Richard Baxter, a Puritan divine, had some practical counsel to give soldiers which follows in this tradition.  If you purpose to be a soldier, make your peace with God and live in continual readiness to die. What does it mean to make your peace with God?  It means to insure that your soul is regenerate because an unregenerate soul is sure to go to hell.  While physical death is something that one may choose to risk, we certainly should not be willing to risk eternity in hell.  The valiant, Baxter noted, tend to be of two sorts: first are brutish, ignorant boys who do not know enough to value their own souls; the second, those who are truly valiant, are those who have made their peace with God and are fitted, if necessarily, to be martyred.  The latter sort is ready and fearless, dependable in the greatest of perils.  Some veterans of the Vietnam War were horrified by the ruthless of young children guerillas—Baxter’s insight might have helped them see that they are but brutish, ignorant boys.  What a terrible judgment awaits those who wasted their souls by making them mere machines of war!


          A second directive: be certain that you have a warrantable cause to engage in warfare.  God is always to be feared and obeyed first when one ponders being a soldier.  The cause to fight is justice.  The cause may be lawful in itself as when you fight to defend your government from revenge—even if that government was wrongful initially.  If you cannot not ascertain the justness of the cause, you should consider your call—is God leading you to become engaged? It is important to avoid the prospect of murdering someone. One must remember that sometimes only the ruler is competent to judge whether or not warfare is warranted.  We must guard against allowing our doubts to be unreasonable, or our attitude prejudicial from the outset.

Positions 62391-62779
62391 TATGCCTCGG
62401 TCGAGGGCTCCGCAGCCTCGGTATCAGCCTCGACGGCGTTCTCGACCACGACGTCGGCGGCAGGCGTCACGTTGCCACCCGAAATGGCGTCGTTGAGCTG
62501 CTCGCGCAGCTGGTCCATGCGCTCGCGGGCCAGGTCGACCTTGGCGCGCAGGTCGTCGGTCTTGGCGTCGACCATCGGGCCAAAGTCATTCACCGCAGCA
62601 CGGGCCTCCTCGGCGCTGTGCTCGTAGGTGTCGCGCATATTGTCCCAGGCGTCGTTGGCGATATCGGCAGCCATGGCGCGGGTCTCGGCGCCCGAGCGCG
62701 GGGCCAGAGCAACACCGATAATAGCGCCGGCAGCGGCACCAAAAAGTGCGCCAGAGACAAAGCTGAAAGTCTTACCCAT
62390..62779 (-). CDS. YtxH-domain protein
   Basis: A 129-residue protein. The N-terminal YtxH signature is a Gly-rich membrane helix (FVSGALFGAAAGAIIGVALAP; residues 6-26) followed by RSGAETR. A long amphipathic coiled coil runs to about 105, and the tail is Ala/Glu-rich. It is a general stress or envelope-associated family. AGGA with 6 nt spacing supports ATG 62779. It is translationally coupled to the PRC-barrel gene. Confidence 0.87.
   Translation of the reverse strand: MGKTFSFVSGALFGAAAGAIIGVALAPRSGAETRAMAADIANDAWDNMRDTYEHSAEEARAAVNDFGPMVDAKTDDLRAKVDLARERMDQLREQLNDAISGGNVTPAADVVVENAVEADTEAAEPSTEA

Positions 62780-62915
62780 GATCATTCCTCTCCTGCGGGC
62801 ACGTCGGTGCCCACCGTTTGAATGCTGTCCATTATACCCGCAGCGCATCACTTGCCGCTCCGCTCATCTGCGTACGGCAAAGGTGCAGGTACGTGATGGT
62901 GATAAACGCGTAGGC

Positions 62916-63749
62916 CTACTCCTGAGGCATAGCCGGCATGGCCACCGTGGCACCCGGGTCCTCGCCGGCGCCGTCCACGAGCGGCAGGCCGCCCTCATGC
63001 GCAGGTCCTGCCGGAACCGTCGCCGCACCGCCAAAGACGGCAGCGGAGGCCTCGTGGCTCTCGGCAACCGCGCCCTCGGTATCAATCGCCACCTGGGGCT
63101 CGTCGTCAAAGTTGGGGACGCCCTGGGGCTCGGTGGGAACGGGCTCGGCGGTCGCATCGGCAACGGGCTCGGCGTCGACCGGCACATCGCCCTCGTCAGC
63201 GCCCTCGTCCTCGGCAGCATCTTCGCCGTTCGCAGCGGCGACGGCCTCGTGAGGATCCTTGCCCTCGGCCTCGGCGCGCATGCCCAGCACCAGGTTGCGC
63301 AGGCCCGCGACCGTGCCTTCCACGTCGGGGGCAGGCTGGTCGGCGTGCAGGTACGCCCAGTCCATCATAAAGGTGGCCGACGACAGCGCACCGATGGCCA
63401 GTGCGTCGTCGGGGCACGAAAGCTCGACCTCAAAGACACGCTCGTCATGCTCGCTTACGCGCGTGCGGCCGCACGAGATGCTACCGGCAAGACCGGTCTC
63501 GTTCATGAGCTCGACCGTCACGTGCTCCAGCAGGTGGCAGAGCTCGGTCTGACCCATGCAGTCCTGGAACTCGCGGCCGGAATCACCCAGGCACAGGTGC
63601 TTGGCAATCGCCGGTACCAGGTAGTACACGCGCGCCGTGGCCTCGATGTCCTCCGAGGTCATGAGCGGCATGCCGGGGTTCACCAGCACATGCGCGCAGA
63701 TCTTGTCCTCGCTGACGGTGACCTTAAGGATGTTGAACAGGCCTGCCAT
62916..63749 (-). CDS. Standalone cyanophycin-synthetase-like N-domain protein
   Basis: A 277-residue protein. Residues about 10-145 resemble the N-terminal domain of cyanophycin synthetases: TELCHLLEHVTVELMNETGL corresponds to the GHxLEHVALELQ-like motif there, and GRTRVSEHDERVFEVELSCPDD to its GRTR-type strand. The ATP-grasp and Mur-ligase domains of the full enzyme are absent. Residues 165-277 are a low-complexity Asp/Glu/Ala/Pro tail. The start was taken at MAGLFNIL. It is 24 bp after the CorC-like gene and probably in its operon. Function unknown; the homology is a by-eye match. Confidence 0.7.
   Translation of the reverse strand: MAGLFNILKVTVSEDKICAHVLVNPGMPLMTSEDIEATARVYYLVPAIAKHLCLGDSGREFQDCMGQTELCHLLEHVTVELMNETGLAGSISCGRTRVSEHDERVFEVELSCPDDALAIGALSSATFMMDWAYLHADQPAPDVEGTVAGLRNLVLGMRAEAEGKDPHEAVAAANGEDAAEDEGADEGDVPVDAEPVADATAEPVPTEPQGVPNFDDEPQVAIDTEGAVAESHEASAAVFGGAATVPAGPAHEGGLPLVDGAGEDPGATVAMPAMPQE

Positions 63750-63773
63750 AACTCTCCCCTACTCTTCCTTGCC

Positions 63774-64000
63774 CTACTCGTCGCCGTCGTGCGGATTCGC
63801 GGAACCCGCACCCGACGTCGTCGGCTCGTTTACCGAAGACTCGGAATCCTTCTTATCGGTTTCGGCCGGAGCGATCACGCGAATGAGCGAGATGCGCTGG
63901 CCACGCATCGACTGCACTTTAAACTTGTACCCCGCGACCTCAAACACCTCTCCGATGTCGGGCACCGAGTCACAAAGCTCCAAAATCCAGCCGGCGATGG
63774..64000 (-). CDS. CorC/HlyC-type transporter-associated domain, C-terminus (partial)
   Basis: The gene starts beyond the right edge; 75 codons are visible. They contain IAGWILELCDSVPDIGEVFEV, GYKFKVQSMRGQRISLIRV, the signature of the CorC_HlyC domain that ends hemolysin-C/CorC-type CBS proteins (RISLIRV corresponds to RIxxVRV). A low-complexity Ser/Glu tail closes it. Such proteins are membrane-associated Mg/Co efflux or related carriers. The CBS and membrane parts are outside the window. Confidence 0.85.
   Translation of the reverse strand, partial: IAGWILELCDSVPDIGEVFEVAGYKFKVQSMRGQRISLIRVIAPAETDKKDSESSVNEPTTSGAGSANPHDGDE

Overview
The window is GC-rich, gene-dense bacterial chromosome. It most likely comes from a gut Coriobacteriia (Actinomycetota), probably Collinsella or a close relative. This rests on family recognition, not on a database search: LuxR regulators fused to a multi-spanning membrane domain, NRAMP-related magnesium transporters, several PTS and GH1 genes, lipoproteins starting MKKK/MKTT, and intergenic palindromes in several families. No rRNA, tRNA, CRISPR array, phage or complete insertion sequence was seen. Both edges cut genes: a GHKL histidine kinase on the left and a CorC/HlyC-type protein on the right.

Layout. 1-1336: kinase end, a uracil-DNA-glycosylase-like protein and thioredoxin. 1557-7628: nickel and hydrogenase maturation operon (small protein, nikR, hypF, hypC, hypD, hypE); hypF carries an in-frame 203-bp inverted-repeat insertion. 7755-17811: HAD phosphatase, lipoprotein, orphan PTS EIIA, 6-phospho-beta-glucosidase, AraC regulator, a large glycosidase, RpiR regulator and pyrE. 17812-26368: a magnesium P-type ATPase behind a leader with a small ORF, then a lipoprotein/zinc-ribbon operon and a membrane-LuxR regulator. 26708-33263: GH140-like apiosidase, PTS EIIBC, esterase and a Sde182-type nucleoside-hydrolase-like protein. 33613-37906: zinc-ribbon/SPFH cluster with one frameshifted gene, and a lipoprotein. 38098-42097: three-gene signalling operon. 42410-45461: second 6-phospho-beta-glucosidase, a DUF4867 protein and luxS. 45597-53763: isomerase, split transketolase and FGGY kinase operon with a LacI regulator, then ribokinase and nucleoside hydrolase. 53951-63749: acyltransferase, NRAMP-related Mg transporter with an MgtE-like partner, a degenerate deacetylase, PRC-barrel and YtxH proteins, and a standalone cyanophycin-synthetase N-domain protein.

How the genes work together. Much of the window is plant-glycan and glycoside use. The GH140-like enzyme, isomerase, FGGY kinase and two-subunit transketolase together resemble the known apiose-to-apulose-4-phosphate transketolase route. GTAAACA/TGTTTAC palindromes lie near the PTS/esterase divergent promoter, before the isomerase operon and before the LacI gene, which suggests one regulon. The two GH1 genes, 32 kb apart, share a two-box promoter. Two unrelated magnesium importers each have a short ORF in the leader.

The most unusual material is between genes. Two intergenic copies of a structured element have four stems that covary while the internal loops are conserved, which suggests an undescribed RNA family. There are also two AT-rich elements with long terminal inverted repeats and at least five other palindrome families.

Thirdly, one should never soldier against one’s conscience.  It is better to be an abused neutral in an unjust conflict, even to spending time in prison, rather than to incur bloodguilt.


          When forced/compelled to fight in a just war, do so with great humiliation.  Never make a sport of killing!  Remember that war will make you spoil and undo many in the process.  It must be a very clear and great necessity to warrant a war.  Warfare is inherently pernicious—like a plague unto the body!  War is a nursery and school for pride, cruelty and moral vices like drunkenness, whoring, robbery, and licentiousness.  It is typically the bane of piety, common civility and humanity.  Its rigors leave too little time for prayer. It offers temptations to errors in judgment, and to viciousness of heart and life.  Bloodthirsty men are a terror to all—like wolves and tigers, not men.  Our tendency to romanticize freedom fighters is misguided.